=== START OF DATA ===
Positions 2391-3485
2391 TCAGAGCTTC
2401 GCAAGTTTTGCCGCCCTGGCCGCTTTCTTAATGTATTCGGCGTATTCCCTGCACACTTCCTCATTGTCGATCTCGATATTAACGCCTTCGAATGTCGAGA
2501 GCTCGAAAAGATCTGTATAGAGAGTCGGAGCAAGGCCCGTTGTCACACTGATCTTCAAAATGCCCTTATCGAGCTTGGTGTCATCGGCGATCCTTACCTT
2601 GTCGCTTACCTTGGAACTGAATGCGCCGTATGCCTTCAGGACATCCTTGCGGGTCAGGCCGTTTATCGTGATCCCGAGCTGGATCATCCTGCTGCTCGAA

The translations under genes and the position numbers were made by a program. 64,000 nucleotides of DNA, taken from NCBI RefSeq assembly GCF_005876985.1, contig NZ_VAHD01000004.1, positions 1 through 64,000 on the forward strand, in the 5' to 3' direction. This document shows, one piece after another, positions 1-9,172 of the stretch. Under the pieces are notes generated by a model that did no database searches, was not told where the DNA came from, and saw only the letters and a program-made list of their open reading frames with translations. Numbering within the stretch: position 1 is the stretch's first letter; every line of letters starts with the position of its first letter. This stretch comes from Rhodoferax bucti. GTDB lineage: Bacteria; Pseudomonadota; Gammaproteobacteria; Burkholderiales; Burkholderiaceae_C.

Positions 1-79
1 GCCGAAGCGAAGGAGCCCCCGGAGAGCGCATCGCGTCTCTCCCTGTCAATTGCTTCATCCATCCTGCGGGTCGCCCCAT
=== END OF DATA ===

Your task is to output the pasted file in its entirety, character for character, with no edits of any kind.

Positions 2391-3485
2391 TCAGAGCTTC
2401 GCAAGTTTTGCCGCCCTGGCCGCTTTCTTAATGTATTCGGCGTATTCCCTGCACACTTCCTCATTGTCGATCTCGATATTAACGCCTTCGAATGTCGAGA
2501 GCTCGAAAAGATCTGTATAGAGAGTCGGAGCAAGGCCCGTTGTCACACTGATCTTCAAAATGCCCTTATCGAGCTTGGTGTCATCGGCGATCCTTACCTT
2601 GTCGCTTACCTTGGAACTGAATGCGCCGTATGCCTTCAGGACATCCTTGCGGGTCAGGCCGTTTATCGTGATCCCGAGCTGGATCATCCTGCTGCTCGAA

The translations under genes and the position numbers were made by a program. 64,000 nucleotides of DNA, taken from NCBI RefSeq assembly GCF_005876985.1, contig NZ_VAHD01000004.1, positions 1 through 64,000 on the forward strand, in the 5' to 3' direction. This document shows, one piece after another, positions 1-9,172 of the stretch. Under the pieces are notes generated by a model that did no database searches, was not told where the DNA came from, and saw only the letters and a program-made list of their open reading frames with translations. Numbering within the stretch: position 1 is the stretch's first letter; every line of letters starts with the position of its first letter. This stretch comes from Rhodoferax bucti. GTDB lineage: Bacteria; Pseudomonadota; Gammaproteobacteria; Burkholderiales; Burkholderiaceae_C.

Positions 1-79
1 GCCGAAGCGAAGGAGCCCCCGGAGAGCGCATCGCGTCTCTCCCTGTCAATTGCTTCATCCATCCTGCGGGTCGCCCCAT